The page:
“This Citizen’s Charter is a Magna Carta reflecting the higher aspirations of the Department. It is a noble document propounding the Department’s ideals, vision and to frame and mould the thinking of the officials to the challenges of democracy, freedom, transparency and human dignity. Every official needs to act with profound conviction to dedicate his official life to the attainment of these objectives. If we have the courage to make the right decisions and if we have an abiding faith that only the right will ultimately survive, we shall know that we are helping to build a nation in which the finer values of man’s spirit may flower. The Citizen’s Charter is a vision of something great and tremendous, a call to a heroic mission, the challenge of a truly national message. It is a time of challenge and change. Let us apply ourselves to that which is presented to us, as our appropriate object, and let the sacred obligations, which have devolved on our Department sink deep into our hearts. There is opened to us a noble pursuit, to which the spirit of the times strongly invites us. Let our conceptions be enlarged to the circle of our duties. Let us convince the people that our system is the best, let us extend our ideas over the whole of the vast field in which we are called to act. In keeping with the noble ideals enshrined in the Citizen’s Charter the Appellant deserved to get a prompt reply for their petition dated 27-8-2001. However, the mystical secrets of office procedure denied them a timely reply. We have to push aside the fateful and inexorable realism of such complacency. The Appellants, seem to be asking the Department whether in this time of relentless challenge do we have those qualities of adjustment, those characteristics of a dynamic office, which are requisite to meet the accelerating rate of change, which is the overriding characteristic of our time? The highest ethical concepts is enshrined in our Citizen Charter but if we fail to perform our share of duties and responsibilities, the visions enshrined and displayed will mean no more than a name carved deeply into marble on an expensive crematory mausoleum. There is no particular inspiration in reading headstones in a graveyard.”
The Board has always emphasized the needs of an assessee friendly and responsive tax administration. In Circular No. 24/2000-Cus., dated 30th Mar. 2000, the board says, “the Hon’ble Minister of State of Finance (Revenue) has expressed his anguish over the indifferent and unresponsive approach and lack of sensitivity of our officers even to the genuine representations/complaints by general public. The field officers did not even bother to forward representation to the Government and recommend condonation at their own initiative till the matter was brought to Minister’s notice by a VIP. The Hon’ble Minister has observed that the rule and regulations should be used to the benefit of our citizens rather than applying them mechanically creating more work for everybody.”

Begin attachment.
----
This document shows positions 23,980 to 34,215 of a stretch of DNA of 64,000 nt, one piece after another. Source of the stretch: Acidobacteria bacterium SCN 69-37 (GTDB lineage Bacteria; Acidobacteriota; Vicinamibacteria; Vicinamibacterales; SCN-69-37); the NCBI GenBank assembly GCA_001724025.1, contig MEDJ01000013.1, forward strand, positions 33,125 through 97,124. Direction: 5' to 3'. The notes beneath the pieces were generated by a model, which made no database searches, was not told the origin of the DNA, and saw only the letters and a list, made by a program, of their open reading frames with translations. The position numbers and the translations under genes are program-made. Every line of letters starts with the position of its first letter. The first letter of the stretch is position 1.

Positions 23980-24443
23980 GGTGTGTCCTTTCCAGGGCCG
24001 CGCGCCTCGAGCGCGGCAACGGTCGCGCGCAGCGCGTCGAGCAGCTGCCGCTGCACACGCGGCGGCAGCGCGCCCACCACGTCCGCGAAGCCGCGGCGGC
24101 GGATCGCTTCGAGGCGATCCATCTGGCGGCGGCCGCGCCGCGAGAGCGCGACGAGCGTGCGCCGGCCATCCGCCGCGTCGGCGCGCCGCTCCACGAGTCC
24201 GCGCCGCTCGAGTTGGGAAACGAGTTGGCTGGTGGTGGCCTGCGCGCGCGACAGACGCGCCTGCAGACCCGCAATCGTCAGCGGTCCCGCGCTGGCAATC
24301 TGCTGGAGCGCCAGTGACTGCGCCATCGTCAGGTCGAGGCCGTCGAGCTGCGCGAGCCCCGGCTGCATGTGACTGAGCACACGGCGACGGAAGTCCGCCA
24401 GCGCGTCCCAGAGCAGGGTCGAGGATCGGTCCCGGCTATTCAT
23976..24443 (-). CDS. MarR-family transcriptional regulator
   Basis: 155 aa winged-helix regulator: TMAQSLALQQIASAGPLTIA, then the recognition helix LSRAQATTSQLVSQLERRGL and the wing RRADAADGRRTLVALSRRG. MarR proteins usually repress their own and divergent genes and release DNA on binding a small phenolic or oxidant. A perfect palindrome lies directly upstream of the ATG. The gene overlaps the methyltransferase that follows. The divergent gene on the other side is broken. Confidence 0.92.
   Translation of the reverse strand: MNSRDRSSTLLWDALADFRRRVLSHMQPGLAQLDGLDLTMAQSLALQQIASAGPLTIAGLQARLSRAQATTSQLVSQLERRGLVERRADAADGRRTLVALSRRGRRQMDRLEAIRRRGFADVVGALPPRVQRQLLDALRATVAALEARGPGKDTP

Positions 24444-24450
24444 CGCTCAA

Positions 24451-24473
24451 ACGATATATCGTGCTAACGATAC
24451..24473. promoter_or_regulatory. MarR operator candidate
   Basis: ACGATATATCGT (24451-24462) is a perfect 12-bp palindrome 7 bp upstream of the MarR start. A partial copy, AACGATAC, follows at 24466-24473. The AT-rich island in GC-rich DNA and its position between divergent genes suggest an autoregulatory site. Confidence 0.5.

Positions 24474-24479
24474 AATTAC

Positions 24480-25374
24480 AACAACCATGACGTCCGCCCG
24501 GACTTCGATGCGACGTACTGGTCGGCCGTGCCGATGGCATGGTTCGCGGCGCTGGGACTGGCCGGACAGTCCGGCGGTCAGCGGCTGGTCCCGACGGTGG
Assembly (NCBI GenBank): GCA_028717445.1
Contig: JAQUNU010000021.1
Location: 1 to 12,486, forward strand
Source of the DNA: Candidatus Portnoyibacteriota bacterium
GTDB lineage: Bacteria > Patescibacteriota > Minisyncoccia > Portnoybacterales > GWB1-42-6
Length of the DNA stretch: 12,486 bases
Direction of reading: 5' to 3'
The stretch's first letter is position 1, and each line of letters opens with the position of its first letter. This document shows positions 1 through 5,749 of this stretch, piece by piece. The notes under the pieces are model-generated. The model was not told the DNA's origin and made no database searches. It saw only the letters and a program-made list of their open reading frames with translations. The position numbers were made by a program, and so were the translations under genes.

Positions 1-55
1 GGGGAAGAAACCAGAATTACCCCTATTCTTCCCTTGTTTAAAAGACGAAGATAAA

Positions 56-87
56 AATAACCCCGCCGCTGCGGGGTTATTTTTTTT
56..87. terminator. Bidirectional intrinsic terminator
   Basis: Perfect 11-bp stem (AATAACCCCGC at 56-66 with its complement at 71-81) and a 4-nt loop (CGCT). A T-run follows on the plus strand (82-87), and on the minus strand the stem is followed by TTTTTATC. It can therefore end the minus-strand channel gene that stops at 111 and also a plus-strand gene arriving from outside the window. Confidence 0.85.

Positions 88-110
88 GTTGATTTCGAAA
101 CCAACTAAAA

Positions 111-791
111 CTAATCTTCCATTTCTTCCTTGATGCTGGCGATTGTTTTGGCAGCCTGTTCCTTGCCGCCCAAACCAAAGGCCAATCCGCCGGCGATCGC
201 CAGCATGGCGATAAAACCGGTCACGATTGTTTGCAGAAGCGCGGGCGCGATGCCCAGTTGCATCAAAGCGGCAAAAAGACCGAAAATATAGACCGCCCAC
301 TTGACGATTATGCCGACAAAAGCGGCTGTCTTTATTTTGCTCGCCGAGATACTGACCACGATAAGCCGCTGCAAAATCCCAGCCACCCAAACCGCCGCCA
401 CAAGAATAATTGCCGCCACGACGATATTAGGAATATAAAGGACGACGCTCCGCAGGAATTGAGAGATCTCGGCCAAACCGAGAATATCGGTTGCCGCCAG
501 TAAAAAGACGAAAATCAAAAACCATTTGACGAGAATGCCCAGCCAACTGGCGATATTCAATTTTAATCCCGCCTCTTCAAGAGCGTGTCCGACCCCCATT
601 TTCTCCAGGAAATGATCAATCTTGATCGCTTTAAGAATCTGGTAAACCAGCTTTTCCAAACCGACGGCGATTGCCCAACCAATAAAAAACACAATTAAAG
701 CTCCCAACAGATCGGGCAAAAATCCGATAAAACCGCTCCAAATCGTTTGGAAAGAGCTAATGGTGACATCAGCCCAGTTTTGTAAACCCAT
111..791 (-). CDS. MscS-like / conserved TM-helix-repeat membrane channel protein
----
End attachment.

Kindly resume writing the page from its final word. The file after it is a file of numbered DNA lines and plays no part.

To make the tax administration real efficient and responsive to the need of public the CBEC issued Circular No. 393/26/98-CX, dated 2-6-1998, wherein it directed that,
1.All declarations, intimations, etc. when sent by FAX, E-mail, by Post or by Courier shall be accepted by the filed formations;
2. Appointments should be given also on E-mail on request from the trade;
3. All queries by E-mail should be accepted and the answers should be sent by E-mail;
4. Any query received from the trade must be answered within a maximum of four weeks from the date of receipt.
The above directions have been reiterated by the CBEC Central Excise Manual of supplementary instructions in para 3.4.These instructions give certain very important right to the assessee.
The law has always been very clear on the exercise of powers and discretion conferred by a rule of law. The Citizen Charter re-enforces these values and give them a strong and clear legal footing. Integrity, judiciousness and reasonableness are not mere legal rhetoric but sound legal principles on which our constitution is based upon.
The Right to Information Act, 2005.
The department of Central Excise and Customs is a public authority within the meaning of the Right to Information Act, 2005 and hence, they are bound by the provisions of the Act. As per Section 4(b)(iii) of the Act, the authority has to publish the norms set by it for discharge of its functions. As per Section 4(b)(ii) of the Act it has to publish the power and duties of its officers and employees and the procedure followed by then in discharge of its functions. The citizen charter is, at the most, a skeleton of the norms set by the CBEC. Further the Central Board of Excise and Customs has not prepared any document, which specify the duties of its officers and employees. Nevertheless, certain information has been made public on the CBEC web site, which again give valuable rights to the assessee.